Global Opinions

Police brutality in Rio keeps terrorizing citizens

Last Thursday morning, Rio de Janeiro police units entered the sprawling favela Jacarezinho with bulletproof helicopters and armored vehicles. They came in through a heavily disputed avenue that divides two criminal gangs, in an area known as the Gaza Strip. By the end of the raid, at least 28 people had been killed, including a police officer, in one of the bloodiest police operations in Rio’s history.

Police officers entering the Jacarezinho favela. (Francisco Proner/Agence VU’)

Residents of Jacarezinho said people ran through their homes while fleeing the police. (Francisco Proner/Agence VU’)

According to residents, the holes in this wall were created by bullets during the shootout. (Francisco Proner/Agence VU’)

The floor of a house covered in blood after the raid. (Francisco Proner/Agence VU’)

The death toll was shocking, even for a police force notorious for its lethality. Police officers kill thousands of Brazilians every year, the overwhelming majority Black and poor. In 2019 alone, police killed some 5,800 people.

Residents of the favela said police officers used this chair to execute several people. (Francisco Proner/Agence VU’)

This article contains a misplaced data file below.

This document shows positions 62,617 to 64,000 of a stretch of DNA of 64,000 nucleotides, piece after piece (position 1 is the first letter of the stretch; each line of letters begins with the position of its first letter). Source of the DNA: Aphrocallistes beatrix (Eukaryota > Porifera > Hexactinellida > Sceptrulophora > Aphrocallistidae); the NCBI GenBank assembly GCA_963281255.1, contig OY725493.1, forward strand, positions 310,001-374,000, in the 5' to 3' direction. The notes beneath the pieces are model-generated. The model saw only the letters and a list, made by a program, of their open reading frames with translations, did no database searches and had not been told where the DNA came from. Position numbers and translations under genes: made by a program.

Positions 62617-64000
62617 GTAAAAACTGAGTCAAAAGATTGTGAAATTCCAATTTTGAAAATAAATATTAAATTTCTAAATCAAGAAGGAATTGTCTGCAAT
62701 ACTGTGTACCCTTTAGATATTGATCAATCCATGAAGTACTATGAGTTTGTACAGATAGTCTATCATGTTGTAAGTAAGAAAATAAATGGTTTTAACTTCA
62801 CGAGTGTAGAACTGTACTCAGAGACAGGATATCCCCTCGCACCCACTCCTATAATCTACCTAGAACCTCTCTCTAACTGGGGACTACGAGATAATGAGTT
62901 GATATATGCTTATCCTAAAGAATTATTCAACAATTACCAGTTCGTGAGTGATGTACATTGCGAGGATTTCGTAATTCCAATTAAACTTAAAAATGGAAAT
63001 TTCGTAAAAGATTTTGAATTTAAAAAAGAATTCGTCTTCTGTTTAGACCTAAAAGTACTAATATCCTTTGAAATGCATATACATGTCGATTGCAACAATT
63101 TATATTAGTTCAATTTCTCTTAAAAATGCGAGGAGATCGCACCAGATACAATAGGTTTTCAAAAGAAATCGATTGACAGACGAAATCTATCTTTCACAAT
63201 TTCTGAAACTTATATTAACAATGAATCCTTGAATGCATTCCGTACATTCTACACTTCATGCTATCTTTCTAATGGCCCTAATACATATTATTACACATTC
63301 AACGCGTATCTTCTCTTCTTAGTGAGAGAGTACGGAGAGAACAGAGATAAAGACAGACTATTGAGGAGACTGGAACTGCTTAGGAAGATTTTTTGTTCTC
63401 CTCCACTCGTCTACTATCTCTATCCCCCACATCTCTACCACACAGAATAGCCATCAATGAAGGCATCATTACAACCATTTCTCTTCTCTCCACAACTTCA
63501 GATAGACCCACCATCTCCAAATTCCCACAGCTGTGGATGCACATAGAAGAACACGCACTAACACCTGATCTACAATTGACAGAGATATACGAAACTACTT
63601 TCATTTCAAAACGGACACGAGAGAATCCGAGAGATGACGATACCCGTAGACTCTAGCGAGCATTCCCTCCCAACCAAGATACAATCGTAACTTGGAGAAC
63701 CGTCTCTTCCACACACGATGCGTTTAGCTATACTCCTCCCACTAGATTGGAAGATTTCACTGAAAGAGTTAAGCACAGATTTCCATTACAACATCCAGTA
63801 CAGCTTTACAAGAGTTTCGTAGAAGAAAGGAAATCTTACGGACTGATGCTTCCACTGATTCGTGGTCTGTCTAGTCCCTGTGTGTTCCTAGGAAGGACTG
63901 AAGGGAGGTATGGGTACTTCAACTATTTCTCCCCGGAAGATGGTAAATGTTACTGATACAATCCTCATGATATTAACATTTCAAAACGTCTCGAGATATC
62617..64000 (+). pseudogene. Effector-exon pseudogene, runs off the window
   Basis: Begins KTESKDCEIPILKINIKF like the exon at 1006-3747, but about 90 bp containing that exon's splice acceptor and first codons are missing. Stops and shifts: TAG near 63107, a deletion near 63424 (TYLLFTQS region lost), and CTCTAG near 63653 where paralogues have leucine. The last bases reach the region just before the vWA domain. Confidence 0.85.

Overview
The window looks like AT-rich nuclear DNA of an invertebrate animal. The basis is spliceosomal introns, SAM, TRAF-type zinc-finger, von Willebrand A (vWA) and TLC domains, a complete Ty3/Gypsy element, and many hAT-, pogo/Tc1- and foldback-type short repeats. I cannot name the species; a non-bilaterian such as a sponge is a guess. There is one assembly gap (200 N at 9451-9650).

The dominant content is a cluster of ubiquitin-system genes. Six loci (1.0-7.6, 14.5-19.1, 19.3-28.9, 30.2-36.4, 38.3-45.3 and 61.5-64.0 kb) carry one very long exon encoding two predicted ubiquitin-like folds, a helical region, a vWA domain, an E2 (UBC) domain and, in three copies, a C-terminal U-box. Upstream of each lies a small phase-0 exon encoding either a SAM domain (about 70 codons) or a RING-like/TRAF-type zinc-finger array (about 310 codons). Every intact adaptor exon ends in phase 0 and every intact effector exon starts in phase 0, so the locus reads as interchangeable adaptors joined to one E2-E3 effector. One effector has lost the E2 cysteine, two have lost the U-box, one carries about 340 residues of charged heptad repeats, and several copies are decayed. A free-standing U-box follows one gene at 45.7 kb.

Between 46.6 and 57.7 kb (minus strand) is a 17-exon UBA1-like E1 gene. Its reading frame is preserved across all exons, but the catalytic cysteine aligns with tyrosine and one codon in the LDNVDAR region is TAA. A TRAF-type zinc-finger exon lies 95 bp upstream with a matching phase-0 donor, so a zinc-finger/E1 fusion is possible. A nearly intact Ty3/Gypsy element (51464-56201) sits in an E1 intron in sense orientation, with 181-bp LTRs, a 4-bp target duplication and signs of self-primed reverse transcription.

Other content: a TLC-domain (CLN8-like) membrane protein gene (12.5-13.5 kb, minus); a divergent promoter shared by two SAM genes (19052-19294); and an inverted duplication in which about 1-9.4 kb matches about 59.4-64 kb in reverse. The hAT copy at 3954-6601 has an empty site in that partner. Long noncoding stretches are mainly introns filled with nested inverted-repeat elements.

When I arrived at Jacarezinho, I could hear a teenage girl crying, “They killed them, they killed them.” The terror was still palpable on the faces of residents.

The schoolbooks of a 9-year-old girl were covered in blood and left to be thrown away. The family said a man was shot dead in their living room. (Francisco Proner/Agence VU’)

I entered a few houses where blood was everywhere: on the sofas, the walls, mattresses. Families rushed to clean their homes with bleach and other products after the raids because they had no place to go.

Residents clean blood from their kitchen and living room. (Francisco Proner/Agence VU’)

A blanket covered in blood was removed from a house after the raid. (Francisco Proner/Agence VU’)

A boy shows a photo of the aftermath of the raid in his house, where police officers killed a man accused of being a drug dealer. (Francisco Proner/Agence VU’)

The residents were unaware that the cleaning might hinder any police investigations, but the police did not seem interested in conducting forensic analysis of the scenes, so the exact circumstances surrounding the killings will likely remain unanswered.

The Jacarezinho favela is a maze of flats and buildings along alleys that make raids difficult for the police and dangerous for residents. (Francisco Proner/Agence VU’)

The authorities considered the raid a success, but that’s not how residents saw it. They didn’t feel secure — they felt attacked and terrorized by a raid that was also illegal, since operations had been paused during the pandemic by court order.

A woman yells at an armored vehicle used by the police on favela raids. The tanks are known as “caveirão,” or “big skull.” (Francisco Proner/Agence VU’)

In Rio, the police, far from protecting and serving, seem determined to keep pouring gasoline on a never-ending cycle of violence.

Bullet holes covered a metal door in Jacarezinho a day after the police raid. (Francisco Proner/Agence VU’)